What have we done with the money?

Well, first we set clear objectives, which – luckily or otherwise - turned out, in my opinion, to be the right ones.

First, and most difficult, to contain the spread and decrease mortality and morbidity.

Second, to stem the deterioration in human rights, social cohesion, food security and livelihoods.

And third, to protect the people who we feared might turn out to be the most vulnerable of all – including refugees, people displaced inside their own country, normally because of conflict, migrants and the host communities for all these groups.

We have provided cash transfers worth $1.7 billion to vulnerable people who have lost incomes across more than 60 countries. We have assisted 33 million refugees, displaced people and vulnerable migrants. We have improved water, sanitation and hygiene for more than 70 million people. We have delivered essential health services to 75 million, and community-based mental health and psychosocial support also to 75 million.

We have also had to innovate to cope with the unique circumstances we have faced. In March and April commercial airlines mostly disappeared, especially in the places we work. Through the Nobel Peace Prize-winning World Food Programme, we created a new air service which over the following months transported 25,000 humanitarian workers from nearly 400 organisations, many of them NGOs, to and from the humanitarian frontline, as well as vaccines, medicines and other supplies.

Many NGOs faced a real financial crunch as some of their traditional supporters found they could no longer contribute. From the Central Emergency Response Fund, we provided $25 million in grants direct to some of those agencies to keep them going.

We have also provided $25 million from the Central Emergency Response Fund to support women-led organisations to respond to violence against women and girls.

I am conscious I have used the word “we” a lot in the last few minutes. What does that actually mean? For the UN, it means the 50,000 colleagues we have working on the front line in humanitarian crises. The vast majority are nationals of the countries in which they serve, working to help their fellow citizens. The NGOs we work with and support have even larger numbers of staff. All these people - and the overall numbers have been sustained through the pandemic so far - have stayed and delivered, often at personal risk and in conditions which are really tough.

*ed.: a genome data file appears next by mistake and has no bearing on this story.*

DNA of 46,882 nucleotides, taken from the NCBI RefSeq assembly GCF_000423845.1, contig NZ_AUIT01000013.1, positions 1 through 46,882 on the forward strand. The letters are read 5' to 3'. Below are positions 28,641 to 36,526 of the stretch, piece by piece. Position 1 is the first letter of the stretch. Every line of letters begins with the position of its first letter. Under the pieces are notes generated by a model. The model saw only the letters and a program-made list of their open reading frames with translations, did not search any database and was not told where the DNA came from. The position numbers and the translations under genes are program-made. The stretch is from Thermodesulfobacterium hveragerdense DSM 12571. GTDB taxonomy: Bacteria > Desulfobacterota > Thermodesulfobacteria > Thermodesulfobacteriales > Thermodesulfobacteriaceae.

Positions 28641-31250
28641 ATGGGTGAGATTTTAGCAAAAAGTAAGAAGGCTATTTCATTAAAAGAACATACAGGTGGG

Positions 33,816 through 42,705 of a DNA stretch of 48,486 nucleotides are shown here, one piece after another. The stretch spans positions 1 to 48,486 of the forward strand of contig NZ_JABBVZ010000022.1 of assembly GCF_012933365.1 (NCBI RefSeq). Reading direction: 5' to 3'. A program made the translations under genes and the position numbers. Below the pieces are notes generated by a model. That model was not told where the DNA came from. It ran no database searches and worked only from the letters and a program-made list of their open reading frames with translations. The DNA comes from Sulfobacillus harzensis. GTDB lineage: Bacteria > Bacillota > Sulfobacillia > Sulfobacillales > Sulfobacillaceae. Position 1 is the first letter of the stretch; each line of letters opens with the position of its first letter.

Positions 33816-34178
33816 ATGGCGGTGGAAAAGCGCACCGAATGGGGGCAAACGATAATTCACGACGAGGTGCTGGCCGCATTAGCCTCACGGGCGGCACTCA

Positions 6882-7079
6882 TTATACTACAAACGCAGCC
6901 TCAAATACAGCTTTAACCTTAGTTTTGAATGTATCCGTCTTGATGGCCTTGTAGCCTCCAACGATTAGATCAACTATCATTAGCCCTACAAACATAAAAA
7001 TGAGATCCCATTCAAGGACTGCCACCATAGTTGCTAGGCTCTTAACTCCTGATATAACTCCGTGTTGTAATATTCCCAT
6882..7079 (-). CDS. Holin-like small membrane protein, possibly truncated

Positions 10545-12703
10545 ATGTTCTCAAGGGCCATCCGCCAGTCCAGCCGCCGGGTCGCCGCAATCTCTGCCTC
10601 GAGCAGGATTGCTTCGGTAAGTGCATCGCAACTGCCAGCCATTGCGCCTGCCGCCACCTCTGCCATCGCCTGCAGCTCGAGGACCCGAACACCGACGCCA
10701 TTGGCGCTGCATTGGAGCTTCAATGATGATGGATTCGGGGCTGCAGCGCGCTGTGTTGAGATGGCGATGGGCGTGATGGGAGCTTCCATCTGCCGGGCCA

We are, though, very conscious of what we have not been able to do. While we have raised $3.8 billion for our COVID response plan, we were really after $10 billion. The best that can be said is that things would have been even worse in the absence of what we did, which is obviously less than a ringing endorsement.

What next in humanitarian contexts?

So, what are the priorities in terms of international support for the countries with the biggest humanitarian crises in the months ahead? Here are five of them.

First, sustain ongoing humanitarian programs in the 56 countries dealing with the biggest crises. Last week at another virtual event here in DC we launched the Global Humanitarian Overview for 2021. It is the most comprehensive, authoritative and evidence-based assessment of humanitarian need available. We forecast that more than 235 million people will need assistance to survive next year – a 40% increase on 2020, almost entirely due to COVID. The UN and the NGOs we work with have developed plans to meet the needs of 160 million of those people, for which we will need $35 billion.

One of the most critical things those plans do is set out the actions necessary to stave off multiple imminent famines, including in Yemen, South Sudan, parts of the Sahel and elsewhere. I studied famines as a graduate student, and my first job was dealing with the famine that cost a million people their lives in Ethiopia in the mid-1980s. One of the most remarkable achievements of recent history has been to confine this extreme and brutal example of human failure – which in the past was ubiquitous across the planet - to the dustbin of history. Famines are now back. Not because of a shortage of food: in fact, there has never been as much food available per person around the world as there is now. But because of the depth of crises especially in places affected by conflict and climate change. It will be a horrible stain on humanity for decades to come if we become the generation to oversee the return of such a terrible scourge. This is still avoidable.

The second priority is to act, finally, to do the obvious, cheap and effective things to ease the economic and financial pressure on the most fragile and conflict-affected countries. Their powerful shareholders really must now take the necessary decisions to allow the international financial institutions to step up.

  • Agree a substantial issue of Special Drawing Rights for all the IMF’s members, and cut a deal to allow the allocations for countries that don’t need them to be recycled straight away to the most vulnerable, who do.

  • Populate the debt treatment framework agreed at last month’s G20 meeting, both for rescheduling and write downs, and in a way that covers all the major creditors. That means both official and private creditors – and those trying to dodge their responsibilities by hovering somewhere in between.